Science PhD students love what they do — but many also suffer for it. That's one of the top findings from Nature's survey of more than 5,700 doctoral students worldwide. The survey is the latest in a biennial series that aims to explore all aspects of PhD students' lives and career aspirations.
At the most fundamental level, our food choices build our bodies and drive our health. But scientists may never be able to unravel all of the ways that diet affects our well-being. It’s simply not practical to randomize large groups of people and expect them to change their food habits over years or a lifetime, the kind of study it would take, for example, to precisely calculate how certain food patterns raise or lower the risk of cancer or heart disease.
Some Olympic venues lose their shine after the torch flickers out, but Whistler Olympic Park—home to ski jumping, cross-country skiing, and biathlon events at the 2010 Winter Games—keeps the spirit alive amid the soaring, snowcapped peaks 75 miles north of Vancouver, B.C. Today, any visitor can strap on cross-country skis and follow in the tracks of Petra Majdič, the Slovenian skier who gutted out a bronze medal despite breaking four ribs in training.
Muck Rack makes it simple to find people, tweets, or articles that mention any name, keyword, company, hashtag etc. We've compiled this guide to help you make the most of your search.
Selecting a term
Start searching tweets, articles from media outlets, articles mentioned in tweets, journalists'
names, titles and bios with some suggested searches:
Companies or Topics (e.g. iPhone, Microsoft)
Phrases (e.g. "cloud computing") — use quotes to keep the terms together
Twitter handles (e.g. @username) — returns those who have mentioned or replied to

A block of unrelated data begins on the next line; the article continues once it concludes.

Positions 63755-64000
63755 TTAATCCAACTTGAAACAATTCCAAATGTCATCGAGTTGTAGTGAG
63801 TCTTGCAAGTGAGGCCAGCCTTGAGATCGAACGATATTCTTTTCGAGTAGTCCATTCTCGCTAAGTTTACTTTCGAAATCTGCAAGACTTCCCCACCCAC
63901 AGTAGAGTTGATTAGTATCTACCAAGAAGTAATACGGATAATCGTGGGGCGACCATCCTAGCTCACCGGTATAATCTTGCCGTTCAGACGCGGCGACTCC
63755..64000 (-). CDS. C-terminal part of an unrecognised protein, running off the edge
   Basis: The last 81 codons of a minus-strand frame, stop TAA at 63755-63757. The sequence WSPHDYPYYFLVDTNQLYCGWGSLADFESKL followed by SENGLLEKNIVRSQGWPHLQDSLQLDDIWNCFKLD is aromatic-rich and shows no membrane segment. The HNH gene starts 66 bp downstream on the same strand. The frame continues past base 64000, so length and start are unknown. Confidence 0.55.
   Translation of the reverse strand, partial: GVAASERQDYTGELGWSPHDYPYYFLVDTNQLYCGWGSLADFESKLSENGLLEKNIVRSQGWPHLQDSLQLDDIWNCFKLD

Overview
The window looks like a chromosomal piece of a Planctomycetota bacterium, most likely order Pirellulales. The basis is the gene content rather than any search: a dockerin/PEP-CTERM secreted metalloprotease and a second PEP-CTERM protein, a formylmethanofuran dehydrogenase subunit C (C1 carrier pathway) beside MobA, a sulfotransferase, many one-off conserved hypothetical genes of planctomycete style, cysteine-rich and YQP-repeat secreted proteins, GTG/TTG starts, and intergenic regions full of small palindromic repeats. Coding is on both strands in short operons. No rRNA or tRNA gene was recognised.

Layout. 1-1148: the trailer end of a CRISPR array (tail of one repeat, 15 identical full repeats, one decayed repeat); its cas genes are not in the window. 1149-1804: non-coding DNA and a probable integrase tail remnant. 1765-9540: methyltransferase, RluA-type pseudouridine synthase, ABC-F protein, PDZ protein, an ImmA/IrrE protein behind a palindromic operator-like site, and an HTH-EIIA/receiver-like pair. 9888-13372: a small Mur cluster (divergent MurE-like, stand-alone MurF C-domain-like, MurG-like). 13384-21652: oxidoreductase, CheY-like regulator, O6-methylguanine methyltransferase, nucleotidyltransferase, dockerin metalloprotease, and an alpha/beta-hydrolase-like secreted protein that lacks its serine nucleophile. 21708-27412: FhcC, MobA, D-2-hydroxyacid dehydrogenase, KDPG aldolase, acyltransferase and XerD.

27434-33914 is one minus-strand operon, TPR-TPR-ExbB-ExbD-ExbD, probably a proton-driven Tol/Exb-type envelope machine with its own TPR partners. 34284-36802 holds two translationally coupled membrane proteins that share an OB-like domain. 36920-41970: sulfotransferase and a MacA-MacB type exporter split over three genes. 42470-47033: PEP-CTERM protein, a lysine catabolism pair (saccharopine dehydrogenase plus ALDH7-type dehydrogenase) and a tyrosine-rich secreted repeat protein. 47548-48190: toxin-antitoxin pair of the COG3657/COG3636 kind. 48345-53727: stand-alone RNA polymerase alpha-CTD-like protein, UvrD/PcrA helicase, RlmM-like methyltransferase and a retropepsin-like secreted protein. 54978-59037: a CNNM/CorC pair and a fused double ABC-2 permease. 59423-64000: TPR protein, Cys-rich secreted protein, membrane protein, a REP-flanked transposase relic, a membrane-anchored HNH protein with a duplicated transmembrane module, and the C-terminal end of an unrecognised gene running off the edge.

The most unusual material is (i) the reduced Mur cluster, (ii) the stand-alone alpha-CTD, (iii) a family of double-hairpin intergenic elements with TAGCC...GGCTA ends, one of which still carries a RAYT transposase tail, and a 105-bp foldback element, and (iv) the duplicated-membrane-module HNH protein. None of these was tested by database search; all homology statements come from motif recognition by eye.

Names (e.g. "David Pogue")
Hashtags (e.g. #sxsw, #london2012)
Bio details (e.g. vegan, Olympics, father)
Muck Rack's Advanced Search allows for many boolean operators.
Find results that mention multiple specified terms, use AND or
+. For example, ensure each result contains both Elon Musk and Mark Zuckerberg by
searching Musk AND Zuckerberg or Musk + Zuckerberg.
Use the operators OR or , to broaden your search when you'd like either of
multiple terms to appear in results. (This is the default behavior of our search when no operators
are used). For example, results will contain either cake or cookie by searching cake OR cookie or cake,cookie
Use NOT or - to subtract results from your search. For
example, searching Disney will yield results about the Walt Disney Company as well as Walt Disney
World Resort. To exclude mentions of Disney World, search for Disney -World or Disney
When using one of these operators with a phrase, enclose it in quotation marks. For example, you can
find results about smartphones excluding Apple's iPhone 4S by searching smartphone -"iPhone
Exact case matching or punctuation
If you're searching for a brand name or keyword that relies on specific punctuation marks or capitalization, you can
find results that match your exact query by adding matchcase: before the keyword you're searching for, like matchcase:E*TRADE .
Use parentheses to separate multiple
boolean phrases. For example, to find journalists talking about having fun in Disney World or
Disneyland, search for ("disney world" OR disneyland) AND fun.
An asterisk can be used to search for any variation of a root word truncated by the asterisk. For example, searching for admin* will return results for administrator, administration, administer, administered, etc.
A near operator is an AND operator where you can control the distance between the words. You can vary the distance the near operation uses by adding a forward slash and number (between 0-99) such as strawberries NEAR/10 "whipped cream", which means the strawberries must exist within 10 words of "whipped cream".